Book of a lifetime: Cyclopaedia, By Ephraim Chambers
Friday 20 September 2013
As a historian of 18th-century London, it would be too predictable to choose Samuel Johnson's great Dictionary of 1775 as my choice for a book with enduring impact. There is no doubt that Johnson's work had a pivotal role in defining our modern language, but in terms of cultural significance, there's another book which is almost equally important: Ephraim Chambers's Cyclopaedia.
In the intellectual crucible of late 17th-century Europe, texts on science, astronomy, philosophy and the natural world proliferated, but many were too specialised for the ordinary reader. Gottfried Leibniz, a German mathematician and philosopher, described them in 1680 as "the horrible mass of books which keeps on growing". The same year, Ephraim Chambers was born in Kendal. Gifted but poor, he was apprenticed to a London mechanic, "but having formed ideas not at all reconcilable to manual labour he was removed from thence and tried at another business". This attempt also failed and "he was at last sent to Mr Senex, the globe-maker".
Senex globes are now prized for their astronomical accuracy, although his maps are equally prized for showing California as a large island. Ephraim was no ordinary apprentice; Senex, a man from Shropshire turned Royal Society Fellow and Freemason, was only two years older than his charge, making Chambers one of London's oldest apprentices at the age of about 34. Ephraim spent his time studying, and a friend noted that he left the apprenticeship "a very indifferent globe-maker". Instead, he had decided he was going to curate all the most important knowledge in the world. It seemed a crazy idea.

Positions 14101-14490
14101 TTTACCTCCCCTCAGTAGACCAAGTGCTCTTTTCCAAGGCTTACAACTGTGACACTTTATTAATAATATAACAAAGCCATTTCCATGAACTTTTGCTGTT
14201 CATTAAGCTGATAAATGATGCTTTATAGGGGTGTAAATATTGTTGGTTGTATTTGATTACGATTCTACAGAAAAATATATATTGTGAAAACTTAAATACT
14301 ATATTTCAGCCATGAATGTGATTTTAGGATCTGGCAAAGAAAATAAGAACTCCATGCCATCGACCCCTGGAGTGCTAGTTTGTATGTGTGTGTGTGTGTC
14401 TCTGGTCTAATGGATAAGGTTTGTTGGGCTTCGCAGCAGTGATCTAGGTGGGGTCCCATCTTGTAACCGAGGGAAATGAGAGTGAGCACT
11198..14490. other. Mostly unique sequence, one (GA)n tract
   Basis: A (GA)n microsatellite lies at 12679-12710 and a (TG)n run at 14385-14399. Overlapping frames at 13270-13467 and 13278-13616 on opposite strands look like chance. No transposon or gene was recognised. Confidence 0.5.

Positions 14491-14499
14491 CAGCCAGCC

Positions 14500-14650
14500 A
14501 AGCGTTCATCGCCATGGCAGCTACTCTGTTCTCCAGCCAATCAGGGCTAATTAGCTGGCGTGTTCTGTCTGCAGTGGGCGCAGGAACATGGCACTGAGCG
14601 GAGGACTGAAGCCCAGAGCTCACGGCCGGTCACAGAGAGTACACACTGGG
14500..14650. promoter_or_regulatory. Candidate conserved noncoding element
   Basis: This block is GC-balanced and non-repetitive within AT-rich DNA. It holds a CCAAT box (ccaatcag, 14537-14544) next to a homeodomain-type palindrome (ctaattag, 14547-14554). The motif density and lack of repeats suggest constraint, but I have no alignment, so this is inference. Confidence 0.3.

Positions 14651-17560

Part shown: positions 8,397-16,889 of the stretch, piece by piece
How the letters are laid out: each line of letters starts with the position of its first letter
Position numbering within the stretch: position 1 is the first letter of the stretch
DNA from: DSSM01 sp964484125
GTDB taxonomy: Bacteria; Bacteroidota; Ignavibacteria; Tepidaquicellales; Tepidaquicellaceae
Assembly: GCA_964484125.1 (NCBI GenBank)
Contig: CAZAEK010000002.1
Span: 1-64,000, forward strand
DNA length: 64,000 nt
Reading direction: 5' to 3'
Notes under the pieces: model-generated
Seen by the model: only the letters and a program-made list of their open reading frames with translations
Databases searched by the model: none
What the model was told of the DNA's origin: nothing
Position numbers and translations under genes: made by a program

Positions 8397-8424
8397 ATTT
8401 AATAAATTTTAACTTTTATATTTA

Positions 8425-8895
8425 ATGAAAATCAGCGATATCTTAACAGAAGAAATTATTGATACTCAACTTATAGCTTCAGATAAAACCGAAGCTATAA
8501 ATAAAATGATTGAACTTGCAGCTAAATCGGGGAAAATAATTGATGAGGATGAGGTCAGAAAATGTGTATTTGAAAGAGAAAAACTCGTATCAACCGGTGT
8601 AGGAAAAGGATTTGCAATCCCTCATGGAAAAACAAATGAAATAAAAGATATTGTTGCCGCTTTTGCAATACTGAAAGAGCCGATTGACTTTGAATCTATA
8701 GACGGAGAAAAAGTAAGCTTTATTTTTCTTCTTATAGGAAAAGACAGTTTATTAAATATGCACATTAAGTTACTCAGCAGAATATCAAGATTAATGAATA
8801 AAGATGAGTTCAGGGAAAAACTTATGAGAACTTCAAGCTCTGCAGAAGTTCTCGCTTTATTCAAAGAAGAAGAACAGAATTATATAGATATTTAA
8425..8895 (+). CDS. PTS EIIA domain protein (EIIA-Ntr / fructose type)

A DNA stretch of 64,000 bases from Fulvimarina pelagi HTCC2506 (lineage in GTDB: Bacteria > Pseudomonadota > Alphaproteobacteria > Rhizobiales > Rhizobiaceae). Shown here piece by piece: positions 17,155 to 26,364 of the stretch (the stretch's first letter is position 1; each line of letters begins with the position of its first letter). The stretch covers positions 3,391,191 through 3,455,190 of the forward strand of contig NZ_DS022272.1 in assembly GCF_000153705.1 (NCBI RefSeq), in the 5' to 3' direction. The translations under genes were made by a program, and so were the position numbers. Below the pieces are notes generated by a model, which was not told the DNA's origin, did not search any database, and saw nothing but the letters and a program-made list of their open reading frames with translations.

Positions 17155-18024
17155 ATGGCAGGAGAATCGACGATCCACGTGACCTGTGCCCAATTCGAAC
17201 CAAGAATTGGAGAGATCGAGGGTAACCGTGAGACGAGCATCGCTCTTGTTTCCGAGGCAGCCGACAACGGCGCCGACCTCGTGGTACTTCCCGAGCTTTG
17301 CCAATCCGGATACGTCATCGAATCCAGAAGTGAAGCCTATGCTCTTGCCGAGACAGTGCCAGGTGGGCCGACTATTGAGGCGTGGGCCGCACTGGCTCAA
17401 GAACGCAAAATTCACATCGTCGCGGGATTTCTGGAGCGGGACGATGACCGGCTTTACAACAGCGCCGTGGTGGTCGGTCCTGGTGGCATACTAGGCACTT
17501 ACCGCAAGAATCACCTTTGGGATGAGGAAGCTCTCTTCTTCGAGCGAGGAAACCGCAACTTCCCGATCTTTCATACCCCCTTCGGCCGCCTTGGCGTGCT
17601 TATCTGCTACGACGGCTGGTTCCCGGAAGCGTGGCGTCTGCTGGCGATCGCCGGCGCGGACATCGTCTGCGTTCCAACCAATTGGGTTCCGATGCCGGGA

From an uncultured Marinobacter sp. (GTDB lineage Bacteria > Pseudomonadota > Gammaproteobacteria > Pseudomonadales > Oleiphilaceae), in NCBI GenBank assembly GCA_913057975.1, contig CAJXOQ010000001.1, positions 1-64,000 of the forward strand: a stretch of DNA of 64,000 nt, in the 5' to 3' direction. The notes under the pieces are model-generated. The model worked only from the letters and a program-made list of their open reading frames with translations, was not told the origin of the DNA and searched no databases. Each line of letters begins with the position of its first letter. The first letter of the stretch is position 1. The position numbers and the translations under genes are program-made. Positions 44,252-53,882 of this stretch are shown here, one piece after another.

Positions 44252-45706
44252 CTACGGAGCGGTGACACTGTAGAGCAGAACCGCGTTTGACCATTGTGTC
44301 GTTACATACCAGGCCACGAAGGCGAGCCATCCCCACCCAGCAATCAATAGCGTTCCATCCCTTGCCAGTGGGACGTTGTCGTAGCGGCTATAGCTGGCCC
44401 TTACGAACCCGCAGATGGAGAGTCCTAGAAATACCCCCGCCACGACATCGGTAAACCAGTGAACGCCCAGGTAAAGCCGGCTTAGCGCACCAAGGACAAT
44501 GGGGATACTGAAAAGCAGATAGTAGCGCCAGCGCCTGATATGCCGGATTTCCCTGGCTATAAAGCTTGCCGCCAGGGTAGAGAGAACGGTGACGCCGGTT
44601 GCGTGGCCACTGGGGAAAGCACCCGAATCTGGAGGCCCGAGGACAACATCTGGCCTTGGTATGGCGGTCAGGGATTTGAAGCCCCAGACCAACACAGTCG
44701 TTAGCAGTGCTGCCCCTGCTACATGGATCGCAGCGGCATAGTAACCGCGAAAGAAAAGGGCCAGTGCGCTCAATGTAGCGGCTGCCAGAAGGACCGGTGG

In 1728, his Cyclopaedia appeared, modestly subtitled, "An Universal Dictionary of Arts and Sciences". Chambers died in 1740, still working on another edition. The first edition of the Cyclopaedia reached Europe, where Denis Diderot was engaged to translate it. Diderot seized upon the material, adding to it from the burgeoning Republic of Letters, and it was published in 27 volumes from 1751 to 1772 as the famous Encyclopédie.
Diderot's Encyclopédie was suppressed at stages during its publication, accused of seditious content for asserting that knowledge and not social class or religion equated to true status. This monumental work was a core text of the Enlightenment, but it was inspired by a boy from Kendal, determined to write "the best Book in the Universe".
Lucy Inglis is the author of 'Georgian London: Into The Streets' (Viking)
TV reviewGrace Dent: Jimmy McGovern's new drama sheds light on sex slavery in the colonies
Eurovision 2015Australian Idol winner unveiled as representative Down Under
Arts & Ents blogs
- 1 Tourist films plane's descent just metres above packed Caribbean beach
- 2 Kate Moss: Previously unpublished nude photo revealed by Mert and Marcus
- 3 Indian woman creates 'Marriage CV' after parents put her on dating site: 'Definitely not marriage material. Won’t grow long hair, ever'
- 4 World Book Day: Boy 'excluded' from school after dressing up as Fifty Shades' Christian Grey
- 5 Bad Jews poster 'censored' on London Tube
The 9 rules every Wile E. Coyote and Road Runner cartoon had to follow are wonderfully pedantic
Toy Story 4: Pixar promises a romcom storyline 'separate' from the much-loved trilogy
Fifty Shades of Grey movie shows first sex scene 'after 40 minutes'
Bad Jews poster 'censored' on London Tube
World Book Day: Boy 'excluded' from school after dressing up as Fifty Shades' Christian Grey
Nearly 100,000 of Britain's poorest children go hungry after parents' benefits are cut
Durham Free School: 'Creationism taught at' free school facing closure
End of the licence fee: BBC to back radical overhaul of how it is funded
Elif Shafak: Turkish author warns against rise of British nationalism
Most people think legal tax avoidance is just as wrong as illegal tax evasion, poll suggests
Nigel Farage promises Ukip will not 'stigmatise' would-be migrants – and says he wants 'everyone to speak the same language'